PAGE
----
Tuesday, February 28, 2017
Each year, February brings blanket shades of red throughout the United States. February marks American Heart Month, a great time to commit to a healthy lifestyle and make small changes that can lead to a lifetime of heart health. It’s all part of the message that heart disease is the leading cause of death for men and women.
The first Friday during the month of February is deemed “National Wear Red Day” signifying heart disease is the number one killer of women. Baptist employees, shown on the front cover of this issue of the magazine, supported the occasion and organized themselves in shape of a heart. This reinforces the fact that people need to know their risk factors for heart disease.
Approximately 20 years ago, with heart disease so relevant in Mississippi, Baptist was the first in the Metro Jackson area to create a physician driven, low-cost heart screening. Throughout the years, on the first Saturday in February, approximately 300 to 400 people come to Baptist to participate in the screening, which kicks off Baptist’s month long heart awareness campaign.
The impact of this screening became so significant, Baptist began offering the screening, called Heart Basic, Monday through Friday throughout the year for those 18 years of age and older. Valued at $450, the $25 screening features Baptist’s Heart Basic package which includes:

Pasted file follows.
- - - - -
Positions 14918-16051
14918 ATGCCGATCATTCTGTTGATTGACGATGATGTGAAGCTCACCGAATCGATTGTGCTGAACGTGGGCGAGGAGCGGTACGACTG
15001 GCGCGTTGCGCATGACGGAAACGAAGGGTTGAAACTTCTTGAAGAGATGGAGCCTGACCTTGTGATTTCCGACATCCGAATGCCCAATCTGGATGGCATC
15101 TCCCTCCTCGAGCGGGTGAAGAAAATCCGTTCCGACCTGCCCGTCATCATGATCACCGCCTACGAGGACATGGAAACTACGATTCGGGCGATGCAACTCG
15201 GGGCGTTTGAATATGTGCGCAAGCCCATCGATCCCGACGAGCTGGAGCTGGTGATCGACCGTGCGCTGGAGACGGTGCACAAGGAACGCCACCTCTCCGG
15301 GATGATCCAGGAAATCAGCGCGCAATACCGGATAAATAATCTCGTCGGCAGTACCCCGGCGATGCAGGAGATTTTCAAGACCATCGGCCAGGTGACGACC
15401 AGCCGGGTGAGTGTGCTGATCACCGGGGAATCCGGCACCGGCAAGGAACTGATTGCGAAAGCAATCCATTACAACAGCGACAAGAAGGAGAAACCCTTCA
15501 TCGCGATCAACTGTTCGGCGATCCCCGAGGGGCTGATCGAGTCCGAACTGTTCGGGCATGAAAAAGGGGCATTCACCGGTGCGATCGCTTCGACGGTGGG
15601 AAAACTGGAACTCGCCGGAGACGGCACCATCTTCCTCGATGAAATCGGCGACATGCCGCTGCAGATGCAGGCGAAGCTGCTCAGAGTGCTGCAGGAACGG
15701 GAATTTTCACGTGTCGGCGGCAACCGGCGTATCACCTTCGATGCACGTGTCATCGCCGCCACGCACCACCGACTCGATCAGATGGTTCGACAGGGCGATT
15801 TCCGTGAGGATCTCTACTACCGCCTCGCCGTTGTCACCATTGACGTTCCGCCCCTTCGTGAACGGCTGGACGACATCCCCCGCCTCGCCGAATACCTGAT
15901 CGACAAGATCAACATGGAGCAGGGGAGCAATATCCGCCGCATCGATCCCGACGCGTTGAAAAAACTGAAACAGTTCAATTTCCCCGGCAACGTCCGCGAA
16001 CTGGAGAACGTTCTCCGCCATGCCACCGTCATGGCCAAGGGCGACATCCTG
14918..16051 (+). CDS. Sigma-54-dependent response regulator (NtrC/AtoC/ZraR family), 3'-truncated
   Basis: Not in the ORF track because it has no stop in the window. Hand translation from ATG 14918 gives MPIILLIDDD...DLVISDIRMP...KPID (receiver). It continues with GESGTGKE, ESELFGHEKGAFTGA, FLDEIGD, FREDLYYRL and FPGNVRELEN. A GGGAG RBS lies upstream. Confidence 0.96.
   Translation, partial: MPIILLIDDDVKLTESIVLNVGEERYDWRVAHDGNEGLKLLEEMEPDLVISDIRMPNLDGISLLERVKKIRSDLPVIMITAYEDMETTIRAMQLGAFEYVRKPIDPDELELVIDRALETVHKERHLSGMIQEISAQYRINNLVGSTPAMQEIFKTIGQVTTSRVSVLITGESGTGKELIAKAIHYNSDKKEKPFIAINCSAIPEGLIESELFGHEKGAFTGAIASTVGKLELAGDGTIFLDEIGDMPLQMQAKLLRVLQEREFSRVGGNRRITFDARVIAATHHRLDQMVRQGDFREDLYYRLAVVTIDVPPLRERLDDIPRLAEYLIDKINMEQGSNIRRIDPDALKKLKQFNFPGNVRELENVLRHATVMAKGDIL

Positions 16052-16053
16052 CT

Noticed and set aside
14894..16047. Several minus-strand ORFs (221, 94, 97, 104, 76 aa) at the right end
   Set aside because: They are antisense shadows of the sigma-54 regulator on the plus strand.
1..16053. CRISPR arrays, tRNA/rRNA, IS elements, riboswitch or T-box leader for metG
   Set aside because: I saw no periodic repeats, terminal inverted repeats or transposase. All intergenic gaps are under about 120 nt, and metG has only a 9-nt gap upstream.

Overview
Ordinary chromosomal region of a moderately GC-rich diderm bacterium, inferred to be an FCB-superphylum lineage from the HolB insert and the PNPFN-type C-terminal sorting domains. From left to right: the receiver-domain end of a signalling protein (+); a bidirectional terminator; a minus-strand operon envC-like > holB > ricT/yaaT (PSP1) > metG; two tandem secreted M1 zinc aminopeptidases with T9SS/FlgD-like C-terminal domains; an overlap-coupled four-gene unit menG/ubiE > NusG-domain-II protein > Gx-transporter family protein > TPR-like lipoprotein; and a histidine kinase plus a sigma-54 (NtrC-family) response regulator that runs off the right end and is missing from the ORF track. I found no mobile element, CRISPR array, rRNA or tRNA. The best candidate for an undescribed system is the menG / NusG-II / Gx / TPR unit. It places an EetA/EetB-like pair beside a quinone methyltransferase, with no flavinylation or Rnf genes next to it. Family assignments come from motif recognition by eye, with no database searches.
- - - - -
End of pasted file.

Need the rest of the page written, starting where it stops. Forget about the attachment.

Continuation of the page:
• Heart risk assessment
• Blood pressure
• Height and weight with BMI calculation
• Total cholesterol and glucose
For those at least 45 years of age and older, there is a more in-depth screening, called Heart Premium. This $150 screening offers:
In fact, after Elmer Schepers of Tallulah, La. experienced abnormal breathing, his wife was very concerned and found the Heart Premium screening at baptistheart.org. The screening revealed a coronary artery calcium score of 2000 which is very high, and as a result , he was evaluated by Baptist Heart Cardiologist Alfredo Figueroa and underwent a heart catheterization. He was discovered to have blockages in three of the main arteries supplying blood to his heart which led to Dr. William Harris, a Baptist Heart cardiovascular surgeon, performing a three vessel bypass surgery. This may very well have saved Schepers life or prevented a major heart attack.
As part of the Heart Premium Screening plan, a CT scan of the heart is To look for calcium in the walls of the arteries of the heart (coronary arteries). Coronary calcium scans are also called cardiac calcium scoring. Calcium in the coronary arteries indicates the presence of plaque buildup. A score of zero is normal. Higher values are associated with more plaque buildup and increasing risks of heart attacks. Scores over 400 are generally considered high and suggest the need for further heart testing.
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